Controller FAQs Frequently Asked Questions

How do I factory reset my controller?

Sometimes, a factory reset of a BAC V/Bad Ass Controller is necessary. Perhaps you are repurposing it for a new room, or maybe you want to start fresh as a troubleshooting step.

The reset procedure uses the buttons visible inside the recessed holes on the faceplate of the controller. They are accessible by pushing a long, non-conductive object through the holes to press the button underneath, or by removing the cover of the controller.

To reset the Bad Ass Controller:

  • Disconnect the green terminal blocks, if any wires are connected. The button used for this process is shared with Input 0, so if anything is connected to it, the factory reset sequence may not work. (If you are trying to troubleshoot a controller, removing all the connected electronics is also a great troubleshooting step.)
  • Press and release the reset button.
  • Immediately after releasing the reset button, within a second or two, press and hold the [IN0/A] button. The status light will start flashing.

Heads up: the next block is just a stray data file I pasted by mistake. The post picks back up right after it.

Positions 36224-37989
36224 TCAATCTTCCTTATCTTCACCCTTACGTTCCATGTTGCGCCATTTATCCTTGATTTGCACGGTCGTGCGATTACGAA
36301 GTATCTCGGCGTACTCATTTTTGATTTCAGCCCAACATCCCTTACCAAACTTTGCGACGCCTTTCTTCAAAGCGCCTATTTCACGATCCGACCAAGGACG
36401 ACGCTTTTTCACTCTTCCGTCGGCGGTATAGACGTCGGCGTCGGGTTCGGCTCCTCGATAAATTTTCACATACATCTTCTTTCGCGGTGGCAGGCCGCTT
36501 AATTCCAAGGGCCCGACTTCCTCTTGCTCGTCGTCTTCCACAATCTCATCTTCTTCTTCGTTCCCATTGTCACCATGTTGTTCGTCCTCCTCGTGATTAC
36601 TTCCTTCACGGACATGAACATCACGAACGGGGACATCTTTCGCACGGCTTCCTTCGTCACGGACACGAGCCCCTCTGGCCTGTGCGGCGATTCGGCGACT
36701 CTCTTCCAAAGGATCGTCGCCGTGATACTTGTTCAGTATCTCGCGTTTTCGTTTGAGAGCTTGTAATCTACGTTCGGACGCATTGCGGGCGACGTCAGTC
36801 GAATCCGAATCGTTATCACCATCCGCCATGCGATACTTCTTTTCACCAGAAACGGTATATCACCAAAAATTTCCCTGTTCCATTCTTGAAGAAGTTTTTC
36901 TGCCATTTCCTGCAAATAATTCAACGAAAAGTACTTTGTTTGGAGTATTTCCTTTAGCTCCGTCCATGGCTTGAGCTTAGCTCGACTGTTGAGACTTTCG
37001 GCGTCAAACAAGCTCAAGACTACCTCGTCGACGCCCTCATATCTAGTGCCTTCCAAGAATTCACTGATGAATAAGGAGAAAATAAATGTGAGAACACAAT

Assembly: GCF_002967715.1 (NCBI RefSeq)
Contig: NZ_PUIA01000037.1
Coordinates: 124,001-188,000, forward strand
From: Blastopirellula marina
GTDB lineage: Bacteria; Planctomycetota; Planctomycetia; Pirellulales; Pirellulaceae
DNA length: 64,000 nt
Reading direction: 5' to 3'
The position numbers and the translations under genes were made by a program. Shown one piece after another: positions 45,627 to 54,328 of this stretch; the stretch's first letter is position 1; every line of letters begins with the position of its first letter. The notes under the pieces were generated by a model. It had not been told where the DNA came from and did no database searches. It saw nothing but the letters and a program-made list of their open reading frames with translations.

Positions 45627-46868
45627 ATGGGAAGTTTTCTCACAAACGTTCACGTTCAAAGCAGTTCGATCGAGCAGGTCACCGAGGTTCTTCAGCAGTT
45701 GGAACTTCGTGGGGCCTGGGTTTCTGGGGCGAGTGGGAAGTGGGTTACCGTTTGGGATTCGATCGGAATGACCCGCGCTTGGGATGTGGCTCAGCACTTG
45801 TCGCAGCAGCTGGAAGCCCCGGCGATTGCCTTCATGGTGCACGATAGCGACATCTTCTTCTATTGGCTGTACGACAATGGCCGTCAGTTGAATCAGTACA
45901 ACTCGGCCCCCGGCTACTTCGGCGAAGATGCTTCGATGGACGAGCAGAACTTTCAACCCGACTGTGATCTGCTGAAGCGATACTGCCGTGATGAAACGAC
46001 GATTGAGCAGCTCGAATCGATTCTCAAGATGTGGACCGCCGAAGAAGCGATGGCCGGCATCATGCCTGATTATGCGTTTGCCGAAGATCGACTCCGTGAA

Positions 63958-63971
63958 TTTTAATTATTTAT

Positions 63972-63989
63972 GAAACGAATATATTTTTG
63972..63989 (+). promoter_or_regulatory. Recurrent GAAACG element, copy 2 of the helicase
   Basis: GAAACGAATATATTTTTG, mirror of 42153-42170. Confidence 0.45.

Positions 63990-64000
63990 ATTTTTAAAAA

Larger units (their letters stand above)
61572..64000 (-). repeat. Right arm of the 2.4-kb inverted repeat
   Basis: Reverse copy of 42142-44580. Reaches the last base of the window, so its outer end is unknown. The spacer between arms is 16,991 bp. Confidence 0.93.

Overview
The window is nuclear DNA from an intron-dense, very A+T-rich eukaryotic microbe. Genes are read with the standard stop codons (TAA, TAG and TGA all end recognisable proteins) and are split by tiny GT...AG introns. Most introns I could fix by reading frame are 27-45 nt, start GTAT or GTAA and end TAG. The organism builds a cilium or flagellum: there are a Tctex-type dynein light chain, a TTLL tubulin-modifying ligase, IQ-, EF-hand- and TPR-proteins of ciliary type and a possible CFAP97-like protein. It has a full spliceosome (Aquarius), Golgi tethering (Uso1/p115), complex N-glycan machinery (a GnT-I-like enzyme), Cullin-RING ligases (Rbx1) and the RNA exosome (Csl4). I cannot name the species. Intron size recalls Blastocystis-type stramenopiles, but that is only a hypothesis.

• Wait for the status light to stop flashing. When the status light stops flashing, release [IN0/A]
  • Press and release [IN0/A] twice within 2 seconds. The sequence should be slower than a mouse double-click but still fairly rapid – think “one-and-two-and” pacing.
  • Wait about ten seconds. You’ll see the status light blink a mixed green/red color, and then the controller will begin the process of clearing its memory. The status light will go solid once the memory is reset.
  • Your controller is now reset!
Video Demonstration
Controller FAQs Frequently Asked Questions

Can one controller run multiple puzzles?

The BAC uses the concept of a ‘game’, defined as the logic for puzzles like sequence games (press buttons or trigger inputs in order), or a Simon Says, a RFID match game, knock-knock, etc.

Even when the ‘game’ is selected and running, each BAC also always has ‘Room Controller’ mode running.  Room Controller mode is for simple logic and sequences and is all event driven (defined in the Event System page). 

Both modes can overlap.  For instance, you can have an Simon Says game running on 5 inputs and outputs and a 2 other sensors and maglocks all wired up.  The Simon Says game will trigger events to maybe trigger sounds, and the other two sensors and trigger inputs in the Event System to trigger maglocks or solenoids, etc. 

So while only one ‘game’ can be running at a time, the Room Controller mode can allow additional simple puzzles to be implemented, subject to available capacity of inputs and outputs.